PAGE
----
NIST Seeks Comments on Guidance for Protecting Access to Information Systems

September 30, 2015
By George I. Seffers
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NIST promotes attribute-based network control.


As part of its efforts to provide practical solutions to real-world cybersecurity challenges, the National Cybersecurity Center of Excellence (NCCoE) at the National Institute of Standards and Technology (NIST) is requesting comments on a draft guidance to help organizations better control access to information systems.

Today, many companies use a role-based access control (RBAC) system to determine network access based on a user’s job or role with the organization. If roles change or an employee leaves the company, an administrator must manually change access rights accordingly, often within several systems. As technology advances and businesses expand, so does the diversity of users and their access needs. With current RBAC capabilities, transactions become increasingly difficult and inefficient to manage and audit. An attribute-based access control (ABAC) system, however, can provide flexibility and efficiency by using granular attributes, such as title, division, certifications, training and even environmental conditions, to authorize an individual’s access.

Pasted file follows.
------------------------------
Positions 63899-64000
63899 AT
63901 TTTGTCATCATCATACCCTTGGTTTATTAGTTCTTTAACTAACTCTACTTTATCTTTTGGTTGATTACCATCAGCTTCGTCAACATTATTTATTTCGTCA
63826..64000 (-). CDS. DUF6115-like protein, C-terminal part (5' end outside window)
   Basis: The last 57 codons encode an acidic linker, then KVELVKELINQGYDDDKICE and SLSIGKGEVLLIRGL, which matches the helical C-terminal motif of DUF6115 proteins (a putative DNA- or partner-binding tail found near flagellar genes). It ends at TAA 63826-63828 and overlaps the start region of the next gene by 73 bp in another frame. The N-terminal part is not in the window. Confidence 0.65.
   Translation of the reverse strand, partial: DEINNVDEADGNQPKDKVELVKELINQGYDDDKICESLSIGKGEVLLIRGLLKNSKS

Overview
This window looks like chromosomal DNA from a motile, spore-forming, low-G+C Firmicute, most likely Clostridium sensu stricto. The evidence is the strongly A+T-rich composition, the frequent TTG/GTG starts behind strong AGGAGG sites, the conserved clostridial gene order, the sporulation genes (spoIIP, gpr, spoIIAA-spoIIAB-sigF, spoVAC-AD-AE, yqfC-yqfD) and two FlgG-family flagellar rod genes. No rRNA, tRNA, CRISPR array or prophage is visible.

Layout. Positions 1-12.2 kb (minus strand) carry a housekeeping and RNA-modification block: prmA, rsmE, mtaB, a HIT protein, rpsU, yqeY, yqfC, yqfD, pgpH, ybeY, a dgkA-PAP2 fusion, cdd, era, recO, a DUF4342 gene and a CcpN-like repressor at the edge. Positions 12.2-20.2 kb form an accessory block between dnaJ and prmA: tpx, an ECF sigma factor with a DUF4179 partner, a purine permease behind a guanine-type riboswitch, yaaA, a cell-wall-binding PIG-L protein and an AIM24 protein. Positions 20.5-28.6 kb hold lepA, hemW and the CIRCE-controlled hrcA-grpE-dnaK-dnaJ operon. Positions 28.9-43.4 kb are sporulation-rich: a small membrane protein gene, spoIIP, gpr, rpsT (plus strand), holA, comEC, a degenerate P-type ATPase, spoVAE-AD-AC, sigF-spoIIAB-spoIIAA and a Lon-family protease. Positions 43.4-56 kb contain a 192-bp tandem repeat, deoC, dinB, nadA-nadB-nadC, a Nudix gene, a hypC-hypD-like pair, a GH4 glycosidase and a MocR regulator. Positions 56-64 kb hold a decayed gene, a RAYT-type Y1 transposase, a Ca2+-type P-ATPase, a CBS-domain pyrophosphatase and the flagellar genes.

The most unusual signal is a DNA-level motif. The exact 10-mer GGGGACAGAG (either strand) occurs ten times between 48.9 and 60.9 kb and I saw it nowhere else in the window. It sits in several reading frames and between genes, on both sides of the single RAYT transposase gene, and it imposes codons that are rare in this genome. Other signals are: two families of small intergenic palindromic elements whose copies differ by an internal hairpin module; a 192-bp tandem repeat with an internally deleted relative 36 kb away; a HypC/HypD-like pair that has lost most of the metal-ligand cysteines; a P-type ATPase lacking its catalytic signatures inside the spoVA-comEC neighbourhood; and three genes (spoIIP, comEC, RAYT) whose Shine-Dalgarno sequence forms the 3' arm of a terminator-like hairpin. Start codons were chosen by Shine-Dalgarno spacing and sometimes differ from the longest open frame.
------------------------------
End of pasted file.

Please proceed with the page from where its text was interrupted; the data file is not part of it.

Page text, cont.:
The draft practice guide outlines potential security risks, benefits that may result from the implementation of an ABAC system and the approach that the NCCoE and its partners took using commercially available technologies. The draft guide shows how commercially available technologies can meet an organization’s needs to make access decisions for a diverse set of users and access needs, including those seeking access from external organizations. It includes a detailed description of the installation, configuration and integration of all components.

The guide is one in a new series of publications from the center, called NIST Cybersecurity Practice Guides (Special Publication Series 1800), which target specific cybersecurity challenges in the public and private sectors. The guides show members of the information security community how to implement example solutions that help them align more easily with relevant standards and best practices.

The NCCoE is a national cybersecurity laboratory, addressing businesses’ cybersecurity problem.  The center collaborates with industry, academic and government experts to build modular, open, end-to-end reference designs that are broadly applicable and repeatable.

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